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Iranian-Kurdish refugee Behrouz Boochani free at last from Australian offshore detention

Behrouz Boochani

Behrouz Boochani – Wikimedia image by Hoda Afshar (CC BY-SA 4.0)

Journalist and award-winning writer Behrouz Boochani, best known for his first-hand account of the conditions in Australian immigration detention facilities, is finally free. Supporters have rejoiced at news that the Iranian-Kurdish refugee has reached New Zealand.

Boochani sought asylum in Australia in 2013 and had been held in offshore detention in Papua New Guinea (PNG) for more than six years, firstly on Manus Island and finally in Port Moresby, as part of a deal between the two countries.

In New Zealand as a guest of a writers’ festival, Boochani has a one-month visa and may seek asylum there. Although he has been accepted as part of a ‘contentious’ resettlement deal with the United States, he is concerned that progress is slow and has said that he does not completely trust the process.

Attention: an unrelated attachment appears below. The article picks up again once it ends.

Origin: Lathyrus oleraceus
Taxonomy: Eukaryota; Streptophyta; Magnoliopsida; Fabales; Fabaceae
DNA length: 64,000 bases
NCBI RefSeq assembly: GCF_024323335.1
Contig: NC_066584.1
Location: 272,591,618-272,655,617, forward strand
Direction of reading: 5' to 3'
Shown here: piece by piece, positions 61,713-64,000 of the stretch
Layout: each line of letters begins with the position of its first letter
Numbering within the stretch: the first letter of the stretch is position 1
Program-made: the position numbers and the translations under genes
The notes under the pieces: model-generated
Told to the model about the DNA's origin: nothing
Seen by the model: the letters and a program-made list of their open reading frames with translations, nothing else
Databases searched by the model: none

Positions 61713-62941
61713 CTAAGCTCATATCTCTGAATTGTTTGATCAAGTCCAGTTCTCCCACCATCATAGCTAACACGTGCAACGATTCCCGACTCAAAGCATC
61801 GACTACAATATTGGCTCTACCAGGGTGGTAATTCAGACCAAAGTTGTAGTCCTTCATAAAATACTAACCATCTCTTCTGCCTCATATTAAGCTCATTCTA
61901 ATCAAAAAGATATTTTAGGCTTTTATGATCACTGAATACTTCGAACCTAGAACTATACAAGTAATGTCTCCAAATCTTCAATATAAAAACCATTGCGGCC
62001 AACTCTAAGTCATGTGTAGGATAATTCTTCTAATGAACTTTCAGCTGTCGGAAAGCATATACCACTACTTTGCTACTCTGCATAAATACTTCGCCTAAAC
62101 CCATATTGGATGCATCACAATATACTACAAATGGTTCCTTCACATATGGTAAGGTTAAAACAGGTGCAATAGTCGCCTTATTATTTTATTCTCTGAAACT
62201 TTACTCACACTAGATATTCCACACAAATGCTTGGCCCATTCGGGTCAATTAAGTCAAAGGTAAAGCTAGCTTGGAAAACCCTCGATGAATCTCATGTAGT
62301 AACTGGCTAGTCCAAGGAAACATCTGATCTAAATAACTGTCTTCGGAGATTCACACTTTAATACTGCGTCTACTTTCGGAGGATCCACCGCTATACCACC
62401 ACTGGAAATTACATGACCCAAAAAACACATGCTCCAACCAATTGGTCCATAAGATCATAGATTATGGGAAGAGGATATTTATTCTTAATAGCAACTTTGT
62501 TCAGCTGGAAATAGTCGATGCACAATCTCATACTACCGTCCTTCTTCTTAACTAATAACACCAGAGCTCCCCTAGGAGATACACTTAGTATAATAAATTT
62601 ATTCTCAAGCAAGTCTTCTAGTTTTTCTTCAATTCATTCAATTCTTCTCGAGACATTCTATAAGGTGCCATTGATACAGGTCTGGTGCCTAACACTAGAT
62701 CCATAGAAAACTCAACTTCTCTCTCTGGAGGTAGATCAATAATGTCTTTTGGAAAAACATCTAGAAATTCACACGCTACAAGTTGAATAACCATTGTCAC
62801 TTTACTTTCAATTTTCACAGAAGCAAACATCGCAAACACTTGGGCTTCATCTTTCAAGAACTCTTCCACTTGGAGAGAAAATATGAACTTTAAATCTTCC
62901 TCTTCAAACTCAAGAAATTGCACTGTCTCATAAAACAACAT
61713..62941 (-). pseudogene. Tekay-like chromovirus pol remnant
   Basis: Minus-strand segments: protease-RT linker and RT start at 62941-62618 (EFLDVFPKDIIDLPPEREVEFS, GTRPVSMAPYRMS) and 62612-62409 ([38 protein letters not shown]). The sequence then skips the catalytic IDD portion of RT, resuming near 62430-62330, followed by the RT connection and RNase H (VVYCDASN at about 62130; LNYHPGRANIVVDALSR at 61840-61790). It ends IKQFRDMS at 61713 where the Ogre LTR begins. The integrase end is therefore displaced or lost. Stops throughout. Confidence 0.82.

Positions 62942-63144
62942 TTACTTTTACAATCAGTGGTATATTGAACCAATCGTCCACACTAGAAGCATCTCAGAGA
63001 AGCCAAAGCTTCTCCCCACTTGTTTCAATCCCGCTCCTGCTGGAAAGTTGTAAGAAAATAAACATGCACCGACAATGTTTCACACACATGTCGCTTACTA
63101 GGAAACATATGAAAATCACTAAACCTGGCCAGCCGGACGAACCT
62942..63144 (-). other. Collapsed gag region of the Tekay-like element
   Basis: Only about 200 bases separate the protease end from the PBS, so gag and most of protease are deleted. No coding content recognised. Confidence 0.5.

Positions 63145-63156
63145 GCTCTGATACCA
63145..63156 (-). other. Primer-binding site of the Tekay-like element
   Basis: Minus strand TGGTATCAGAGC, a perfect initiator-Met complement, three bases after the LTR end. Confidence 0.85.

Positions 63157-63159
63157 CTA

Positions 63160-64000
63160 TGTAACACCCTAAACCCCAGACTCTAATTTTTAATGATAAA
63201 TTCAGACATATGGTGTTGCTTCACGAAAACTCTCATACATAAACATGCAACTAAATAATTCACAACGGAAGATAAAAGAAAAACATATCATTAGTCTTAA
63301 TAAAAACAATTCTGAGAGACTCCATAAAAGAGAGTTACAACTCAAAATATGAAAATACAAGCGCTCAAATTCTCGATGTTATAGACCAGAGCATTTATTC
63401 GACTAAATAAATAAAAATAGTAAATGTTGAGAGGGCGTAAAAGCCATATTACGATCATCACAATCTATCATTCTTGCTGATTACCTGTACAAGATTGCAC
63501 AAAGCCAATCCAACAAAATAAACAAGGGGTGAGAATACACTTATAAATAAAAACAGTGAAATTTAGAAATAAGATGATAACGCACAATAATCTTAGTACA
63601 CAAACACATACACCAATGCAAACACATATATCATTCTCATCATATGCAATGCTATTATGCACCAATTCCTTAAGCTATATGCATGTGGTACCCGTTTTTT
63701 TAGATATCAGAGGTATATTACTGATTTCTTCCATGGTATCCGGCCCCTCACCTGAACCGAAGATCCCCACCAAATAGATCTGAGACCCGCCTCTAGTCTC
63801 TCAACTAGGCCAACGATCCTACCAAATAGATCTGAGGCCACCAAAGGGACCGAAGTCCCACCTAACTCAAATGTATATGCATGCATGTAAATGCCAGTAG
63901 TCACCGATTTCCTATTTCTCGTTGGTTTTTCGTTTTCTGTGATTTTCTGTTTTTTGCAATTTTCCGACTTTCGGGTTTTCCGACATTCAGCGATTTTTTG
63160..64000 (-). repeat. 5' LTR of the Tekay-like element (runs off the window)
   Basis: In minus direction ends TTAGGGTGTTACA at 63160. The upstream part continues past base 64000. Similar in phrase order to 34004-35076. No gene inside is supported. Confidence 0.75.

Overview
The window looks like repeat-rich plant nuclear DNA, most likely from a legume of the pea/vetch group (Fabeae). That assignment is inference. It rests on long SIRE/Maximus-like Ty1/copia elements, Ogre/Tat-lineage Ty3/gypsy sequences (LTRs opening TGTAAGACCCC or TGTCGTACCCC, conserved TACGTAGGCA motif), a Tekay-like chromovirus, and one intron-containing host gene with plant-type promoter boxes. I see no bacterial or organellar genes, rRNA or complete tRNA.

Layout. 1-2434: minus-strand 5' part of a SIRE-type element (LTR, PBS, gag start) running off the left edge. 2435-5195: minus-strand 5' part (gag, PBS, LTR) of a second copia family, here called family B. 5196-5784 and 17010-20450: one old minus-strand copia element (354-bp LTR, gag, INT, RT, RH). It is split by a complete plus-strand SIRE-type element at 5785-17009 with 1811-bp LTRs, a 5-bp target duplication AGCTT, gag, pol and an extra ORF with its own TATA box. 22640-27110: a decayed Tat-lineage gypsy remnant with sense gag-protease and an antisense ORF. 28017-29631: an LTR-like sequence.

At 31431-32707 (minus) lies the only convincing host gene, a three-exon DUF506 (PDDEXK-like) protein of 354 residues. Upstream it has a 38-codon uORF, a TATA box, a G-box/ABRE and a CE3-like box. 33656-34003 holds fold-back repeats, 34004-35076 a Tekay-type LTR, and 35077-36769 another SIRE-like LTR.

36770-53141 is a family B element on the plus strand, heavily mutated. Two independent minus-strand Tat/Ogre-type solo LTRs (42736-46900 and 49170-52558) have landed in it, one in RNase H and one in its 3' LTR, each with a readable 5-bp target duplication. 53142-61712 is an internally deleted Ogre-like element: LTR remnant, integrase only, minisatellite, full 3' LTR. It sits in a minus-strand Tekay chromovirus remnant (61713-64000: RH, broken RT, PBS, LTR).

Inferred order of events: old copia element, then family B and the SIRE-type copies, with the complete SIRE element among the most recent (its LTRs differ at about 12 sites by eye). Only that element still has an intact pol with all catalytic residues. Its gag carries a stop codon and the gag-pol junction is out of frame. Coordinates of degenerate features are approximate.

The tweet Boochani posted upon his arrival in New Zealand garnered more than 16 thousand Likes overnight:

These replies were typical of the response to his tweet:

By 2019, most of the refugees who had remained on Manus Island, said to number 200, were removed to PNG's capital, Port Moresby. Meanwhile, 46 men who have been found to be ‘non-refugees’ are being held in prison-like detention at Bomana prison. Their fate apparently lies in the hands of the PNG government.

Although exact numbers are difficult to determine, approximately 500 refugees — many of whom have been there since 2013 — remain on the independent Republic of Nauru as part of Australia's offshore processing policy.

In an interview with Global Voices’ Fred Petrossian in August 2019, Boochani described some of the effects of indefinite detention:

Time is the most important thing to describe this system. People who are sent to prison know how long their sentence is, but we did not, and we do not know when can we leave this place. This creates real mental torture.

The Australian government has repeatedly rejected the New Zealand government's offers to take some of the refugees from Manus and Nauru, claiming that it would create a backdoor for boat arrivals; such refugees are banned from settlement in Australia.

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